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2. ENGINEERING AND TECHNOLOGY, Civil engineering, Energy and fuels
In accordance with national and European policies, the provision of financial assistance to residential energy consumers has led to a greater awareness of and interest in energy retrofit technologies. However, at present Irish energy consumers have no appropriate advice on the future performance of retrofit options available to them. This is a significant limitation to decision making and technology uptake, since this group need to know whether their investment is likely to be worthwhile.
The asset rating methodology developed for the certification of energy performance of buildings is the current industry standard of prediction of energy demand and post retrofit performance. The methodology is tedious and may not be viable for ESCos to send trained assessors to residential dwellings while residential customers do not possess the technical knowledge to complete the survey of their own dwelling.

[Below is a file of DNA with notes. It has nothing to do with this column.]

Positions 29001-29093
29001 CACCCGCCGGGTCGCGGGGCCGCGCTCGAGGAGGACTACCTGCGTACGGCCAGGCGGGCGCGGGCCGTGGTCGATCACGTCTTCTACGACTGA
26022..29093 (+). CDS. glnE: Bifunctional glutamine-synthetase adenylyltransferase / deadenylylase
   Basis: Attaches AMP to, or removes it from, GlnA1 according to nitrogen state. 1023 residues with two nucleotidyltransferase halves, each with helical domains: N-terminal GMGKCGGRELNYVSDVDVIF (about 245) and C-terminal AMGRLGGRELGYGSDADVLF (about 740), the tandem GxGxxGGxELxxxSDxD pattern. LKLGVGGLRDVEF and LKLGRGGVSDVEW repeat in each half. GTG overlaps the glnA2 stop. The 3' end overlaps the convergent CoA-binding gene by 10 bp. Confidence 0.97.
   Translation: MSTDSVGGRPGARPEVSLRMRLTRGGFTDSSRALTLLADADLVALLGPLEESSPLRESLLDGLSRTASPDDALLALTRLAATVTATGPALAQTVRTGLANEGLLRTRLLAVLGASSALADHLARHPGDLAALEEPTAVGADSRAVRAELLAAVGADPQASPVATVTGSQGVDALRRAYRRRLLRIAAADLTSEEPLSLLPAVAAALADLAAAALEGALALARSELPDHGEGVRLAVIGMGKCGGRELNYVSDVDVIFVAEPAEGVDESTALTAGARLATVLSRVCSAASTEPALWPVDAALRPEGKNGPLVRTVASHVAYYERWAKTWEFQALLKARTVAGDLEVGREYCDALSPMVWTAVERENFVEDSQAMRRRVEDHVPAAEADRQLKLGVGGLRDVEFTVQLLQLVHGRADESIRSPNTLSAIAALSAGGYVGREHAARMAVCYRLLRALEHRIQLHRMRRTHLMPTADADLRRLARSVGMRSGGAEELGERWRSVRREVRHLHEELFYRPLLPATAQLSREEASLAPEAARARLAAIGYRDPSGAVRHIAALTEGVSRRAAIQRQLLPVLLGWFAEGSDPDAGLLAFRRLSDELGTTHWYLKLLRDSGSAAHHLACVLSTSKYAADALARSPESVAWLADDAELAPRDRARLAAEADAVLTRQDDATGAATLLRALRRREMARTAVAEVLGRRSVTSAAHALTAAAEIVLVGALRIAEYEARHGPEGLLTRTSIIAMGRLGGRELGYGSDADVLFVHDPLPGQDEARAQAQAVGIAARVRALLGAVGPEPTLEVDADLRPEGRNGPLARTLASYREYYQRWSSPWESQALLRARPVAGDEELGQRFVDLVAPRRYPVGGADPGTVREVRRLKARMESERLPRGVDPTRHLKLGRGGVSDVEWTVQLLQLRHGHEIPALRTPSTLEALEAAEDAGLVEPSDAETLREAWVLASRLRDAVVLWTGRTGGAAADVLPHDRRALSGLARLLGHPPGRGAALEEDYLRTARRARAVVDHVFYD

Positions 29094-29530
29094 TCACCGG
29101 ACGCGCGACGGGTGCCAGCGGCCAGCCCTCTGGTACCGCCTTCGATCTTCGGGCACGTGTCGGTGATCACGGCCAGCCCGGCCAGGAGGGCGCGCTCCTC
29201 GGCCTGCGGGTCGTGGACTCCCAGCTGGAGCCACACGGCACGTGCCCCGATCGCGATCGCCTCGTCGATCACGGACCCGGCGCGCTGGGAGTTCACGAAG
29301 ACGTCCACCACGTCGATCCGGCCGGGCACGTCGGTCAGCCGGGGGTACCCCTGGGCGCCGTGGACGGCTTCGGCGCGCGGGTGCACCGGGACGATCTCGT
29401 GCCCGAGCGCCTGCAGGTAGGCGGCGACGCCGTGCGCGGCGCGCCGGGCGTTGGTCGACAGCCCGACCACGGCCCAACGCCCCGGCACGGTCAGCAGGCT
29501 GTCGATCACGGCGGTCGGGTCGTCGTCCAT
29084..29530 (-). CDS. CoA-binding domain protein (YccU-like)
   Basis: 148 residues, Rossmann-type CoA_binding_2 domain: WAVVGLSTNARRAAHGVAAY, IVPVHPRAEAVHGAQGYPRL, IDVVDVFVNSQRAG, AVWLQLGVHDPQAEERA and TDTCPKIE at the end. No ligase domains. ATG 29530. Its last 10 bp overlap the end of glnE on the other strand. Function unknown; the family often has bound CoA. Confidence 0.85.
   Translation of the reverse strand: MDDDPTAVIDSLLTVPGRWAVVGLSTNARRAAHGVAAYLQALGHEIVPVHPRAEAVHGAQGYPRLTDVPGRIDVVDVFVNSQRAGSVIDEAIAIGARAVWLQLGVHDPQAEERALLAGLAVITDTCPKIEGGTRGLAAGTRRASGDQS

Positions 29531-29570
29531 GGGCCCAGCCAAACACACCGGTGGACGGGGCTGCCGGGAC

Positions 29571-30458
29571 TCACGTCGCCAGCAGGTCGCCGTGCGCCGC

This research investigates if the asset rating procedure can be simplified to permit development of simpler models, which would allow quicker and easier assessment of the energy performance of residential dwellings.
An asset rating model was created in excel. The Irish housing stock was simulated using a sample data set and Monte Carlo techniques. The model was simplified in stages by systematically removing and parameterising input variables from an initial list of 50.
The results of these test methods are presented and should be consulted by policy makers, ESCos and private bodies who wish to create a simplified asset rating type model with known error margins for the prediction of dwelling energy performance.
Reilly, D., Duffy, A., Conlon, M., Willis, D.:A (2013) Development and Implementation of a Simpliﬁed Residential Energy Asset Rating Model. Energy and Buildings, Volume 65, October 2013. ,pp. 159–166. doi:10.1016/j.enbuild.2013.04.023
IRCSET/E.S.B - Electric Ireland